I have such a love hate relationship with Okeechobee. I love it because it allows me to fish my strengths. It’s a shallow water grass fisherman’s dream lake. I hate it because if you are not in the right spot when the big girls pull in it can be a 50 fish day with your best five weighing seven pounds. You almost have to pick an area to start not based on how your practice went but based on where you think the next wave of fish is going to move into.
I spent my first day of practice fishing up north in the Harney Pond and Monkey Box area. I got four bites all day. Two little ones in Harney Pond and two good ones in the Monkey Box. In fact, after watching the FLW Live show, I spent several hours in the two areas that produced the majority of the top 10 bags. There just weren’t many fish their…yet. Apparently they started moving in on the last day of practice.
I spent day 2 of practice down south. After looking around there was very little clear water, but the best looking area had a lot of fish in it. It’s the same area I made the cut out of the last time we were there and I started fishing the same stuff and got several nice bites between 3-5 lbs flipping a heavy weight into mats and cattail clumps. However, I wasn’t getting nearly as many bites as I had in 2016. I spent the remainder of day 3 out in the hayfield searching for where the best concentration of better quality fish was and got a good handle on one area that seemed to have more males on beds that were 2 lbs or better. I could get bit everywhere in the hayfields but it was difficult to catch one over 1 ¾ lbs if you weren’t in the right area.
I felt confident heading into the tournament that I could get one good bite flipping and finish off a limit in the hayfields if I needed to. Pros at the registration were talking about 10-11 lbs a day being what you needed to cash a check and I figured I could do that down south. So on day 1 headed south and started flipping mats. I had a bunch of bites but couldn’t put the fish in the boat. I had one fish by 9:30 so I switched to the hayfields and finally filled out my limit by about 11. I then switched back to flipping and upgraded by a few ounces several times but couldn’t get a big bite. With an hour left to fish I decided to move back to the hayfields were I knew I could get more bites and potentially upgrade a few more times before having to weigh-in. I decided to make a few casts with a top water and got rewarded with a 6 lber that saved my day. I ended up with 11-03 and was in 91st place.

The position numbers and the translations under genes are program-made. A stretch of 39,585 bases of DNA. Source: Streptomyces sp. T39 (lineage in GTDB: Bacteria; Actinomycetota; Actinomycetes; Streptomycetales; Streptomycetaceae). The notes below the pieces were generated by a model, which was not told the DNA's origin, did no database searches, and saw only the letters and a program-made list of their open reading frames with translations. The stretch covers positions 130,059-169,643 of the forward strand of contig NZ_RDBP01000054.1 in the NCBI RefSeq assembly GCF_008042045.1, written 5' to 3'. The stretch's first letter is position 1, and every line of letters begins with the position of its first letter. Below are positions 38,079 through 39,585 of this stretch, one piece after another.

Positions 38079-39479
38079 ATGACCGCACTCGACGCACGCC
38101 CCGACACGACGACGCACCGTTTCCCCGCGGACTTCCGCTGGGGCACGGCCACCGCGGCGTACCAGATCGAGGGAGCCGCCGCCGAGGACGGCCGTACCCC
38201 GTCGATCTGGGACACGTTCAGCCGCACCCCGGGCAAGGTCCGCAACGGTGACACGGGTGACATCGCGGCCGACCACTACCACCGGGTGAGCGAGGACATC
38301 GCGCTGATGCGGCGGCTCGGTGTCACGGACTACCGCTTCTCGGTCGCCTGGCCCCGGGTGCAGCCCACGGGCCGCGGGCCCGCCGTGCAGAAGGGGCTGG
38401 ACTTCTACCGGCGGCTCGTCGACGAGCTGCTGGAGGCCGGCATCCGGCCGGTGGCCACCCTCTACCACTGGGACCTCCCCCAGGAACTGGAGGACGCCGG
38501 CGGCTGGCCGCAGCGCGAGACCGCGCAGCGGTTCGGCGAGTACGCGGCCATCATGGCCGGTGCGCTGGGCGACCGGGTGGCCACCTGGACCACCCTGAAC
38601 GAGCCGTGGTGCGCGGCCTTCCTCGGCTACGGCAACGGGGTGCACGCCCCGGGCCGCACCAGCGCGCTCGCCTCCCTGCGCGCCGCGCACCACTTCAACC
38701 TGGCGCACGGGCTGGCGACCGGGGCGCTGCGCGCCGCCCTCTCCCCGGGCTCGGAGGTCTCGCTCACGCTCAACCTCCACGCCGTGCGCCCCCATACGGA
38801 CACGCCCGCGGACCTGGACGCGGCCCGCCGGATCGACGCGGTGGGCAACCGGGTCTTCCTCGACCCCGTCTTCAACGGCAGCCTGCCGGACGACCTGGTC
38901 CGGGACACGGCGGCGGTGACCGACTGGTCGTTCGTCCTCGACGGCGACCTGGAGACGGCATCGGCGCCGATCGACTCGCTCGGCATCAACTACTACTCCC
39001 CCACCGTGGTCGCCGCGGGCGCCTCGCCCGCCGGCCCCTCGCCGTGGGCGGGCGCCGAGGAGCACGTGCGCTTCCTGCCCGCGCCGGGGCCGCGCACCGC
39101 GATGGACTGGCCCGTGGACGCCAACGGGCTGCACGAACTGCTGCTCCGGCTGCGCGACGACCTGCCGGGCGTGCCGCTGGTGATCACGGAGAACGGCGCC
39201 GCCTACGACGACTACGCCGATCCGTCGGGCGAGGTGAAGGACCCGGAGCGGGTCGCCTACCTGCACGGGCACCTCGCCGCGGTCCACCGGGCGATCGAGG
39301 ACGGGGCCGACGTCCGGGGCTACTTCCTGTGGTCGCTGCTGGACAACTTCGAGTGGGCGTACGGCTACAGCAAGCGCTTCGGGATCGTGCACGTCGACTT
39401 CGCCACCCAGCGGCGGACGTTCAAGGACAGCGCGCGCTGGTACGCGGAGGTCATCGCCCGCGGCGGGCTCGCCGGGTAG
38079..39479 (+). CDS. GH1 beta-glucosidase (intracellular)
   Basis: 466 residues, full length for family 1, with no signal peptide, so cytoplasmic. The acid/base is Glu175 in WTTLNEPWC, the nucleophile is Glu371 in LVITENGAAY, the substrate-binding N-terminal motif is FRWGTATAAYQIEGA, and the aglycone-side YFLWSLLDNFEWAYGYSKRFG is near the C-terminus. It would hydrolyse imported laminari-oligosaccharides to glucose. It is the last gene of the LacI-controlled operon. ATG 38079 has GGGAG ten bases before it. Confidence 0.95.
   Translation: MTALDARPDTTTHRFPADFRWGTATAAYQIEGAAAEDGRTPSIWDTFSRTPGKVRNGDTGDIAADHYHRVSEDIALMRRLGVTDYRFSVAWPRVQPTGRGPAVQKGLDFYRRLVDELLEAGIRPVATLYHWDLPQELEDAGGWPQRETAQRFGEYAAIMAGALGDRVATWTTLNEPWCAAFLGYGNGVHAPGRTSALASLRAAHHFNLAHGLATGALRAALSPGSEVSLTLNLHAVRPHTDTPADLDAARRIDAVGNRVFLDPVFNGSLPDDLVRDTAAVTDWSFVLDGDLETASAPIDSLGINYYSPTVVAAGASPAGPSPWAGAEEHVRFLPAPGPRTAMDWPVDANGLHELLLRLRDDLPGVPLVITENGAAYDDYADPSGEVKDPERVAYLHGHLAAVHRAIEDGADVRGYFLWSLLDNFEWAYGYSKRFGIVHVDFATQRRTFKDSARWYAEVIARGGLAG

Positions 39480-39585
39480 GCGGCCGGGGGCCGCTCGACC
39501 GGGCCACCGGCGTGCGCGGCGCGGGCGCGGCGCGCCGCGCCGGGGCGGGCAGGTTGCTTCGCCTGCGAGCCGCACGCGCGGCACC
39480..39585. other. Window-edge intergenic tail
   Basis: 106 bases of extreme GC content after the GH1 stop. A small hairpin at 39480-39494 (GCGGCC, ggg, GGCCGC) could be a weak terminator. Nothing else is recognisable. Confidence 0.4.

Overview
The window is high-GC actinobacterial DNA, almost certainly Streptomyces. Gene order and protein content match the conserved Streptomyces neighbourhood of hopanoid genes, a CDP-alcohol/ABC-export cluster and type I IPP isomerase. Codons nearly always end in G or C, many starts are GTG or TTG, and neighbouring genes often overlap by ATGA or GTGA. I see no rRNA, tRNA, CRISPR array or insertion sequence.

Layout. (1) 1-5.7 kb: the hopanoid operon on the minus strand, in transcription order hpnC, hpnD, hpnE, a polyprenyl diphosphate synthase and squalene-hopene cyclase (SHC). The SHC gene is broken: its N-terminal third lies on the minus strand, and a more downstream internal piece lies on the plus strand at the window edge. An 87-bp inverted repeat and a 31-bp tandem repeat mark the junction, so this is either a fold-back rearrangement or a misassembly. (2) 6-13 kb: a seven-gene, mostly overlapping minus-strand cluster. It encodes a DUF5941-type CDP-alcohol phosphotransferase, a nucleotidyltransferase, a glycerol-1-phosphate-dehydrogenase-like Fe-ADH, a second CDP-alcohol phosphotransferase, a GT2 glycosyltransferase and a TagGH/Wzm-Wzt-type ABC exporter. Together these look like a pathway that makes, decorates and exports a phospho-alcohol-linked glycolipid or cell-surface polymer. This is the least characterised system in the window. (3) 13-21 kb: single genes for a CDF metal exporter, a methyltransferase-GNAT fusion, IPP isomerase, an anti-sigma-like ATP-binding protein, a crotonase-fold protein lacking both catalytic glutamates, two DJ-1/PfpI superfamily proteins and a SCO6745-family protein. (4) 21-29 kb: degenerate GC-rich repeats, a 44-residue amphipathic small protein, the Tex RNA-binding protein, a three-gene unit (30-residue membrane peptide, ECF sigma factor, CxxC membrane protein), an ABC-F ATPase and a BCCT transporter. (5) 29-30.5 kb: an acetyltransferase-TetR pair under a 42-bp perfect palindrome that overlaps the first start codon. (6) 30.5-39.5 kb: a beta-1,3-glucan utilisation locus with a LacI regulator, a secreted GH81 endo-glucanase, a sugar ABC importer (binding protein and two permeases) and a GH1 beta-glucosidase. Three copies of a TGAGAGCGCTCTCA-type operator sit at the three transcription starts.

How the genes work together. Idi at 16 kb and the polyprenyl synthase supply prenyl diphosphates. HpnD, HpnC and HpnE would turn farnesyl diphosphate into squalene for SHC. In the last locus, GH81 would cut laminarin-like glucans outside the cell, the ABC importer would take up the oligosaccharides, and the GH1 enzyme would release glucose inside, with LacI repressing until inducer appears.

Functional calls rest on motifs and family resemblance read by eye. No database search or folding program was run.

On day two I went south again and this time started in the hayfileds with the topwater. I spent an hour with no success. I switched back to tossing senkos in holes and casting a swim jig and caught a small limit by about 9:00. I continued to fish in the haygrass for another hour making a few small culls, but knew if I was going to catch a big one I needed to go flip. I did that for the next two hours with no bites so again went back to the haygrass. I continued to cull by ounces and lost one two pounder on the topwater. With less than an hour left to fish I switched back to flipping and caught two 3.5 lbers and another 1 ¾ lber to cull me up to 11-03 for the day. I ended up dropping a few places and finished 94th.
This was definitely not the outcome I was looking for to start the year. I caught all of my weigh-in fish on either a senko, 3/8 oz. Dirty Jigs Swim Jig, or a 1 ½ oz weight with a Gambler Why Not. I’m looking forward to redeeming myself on the Harris Chain in a couple of weeks.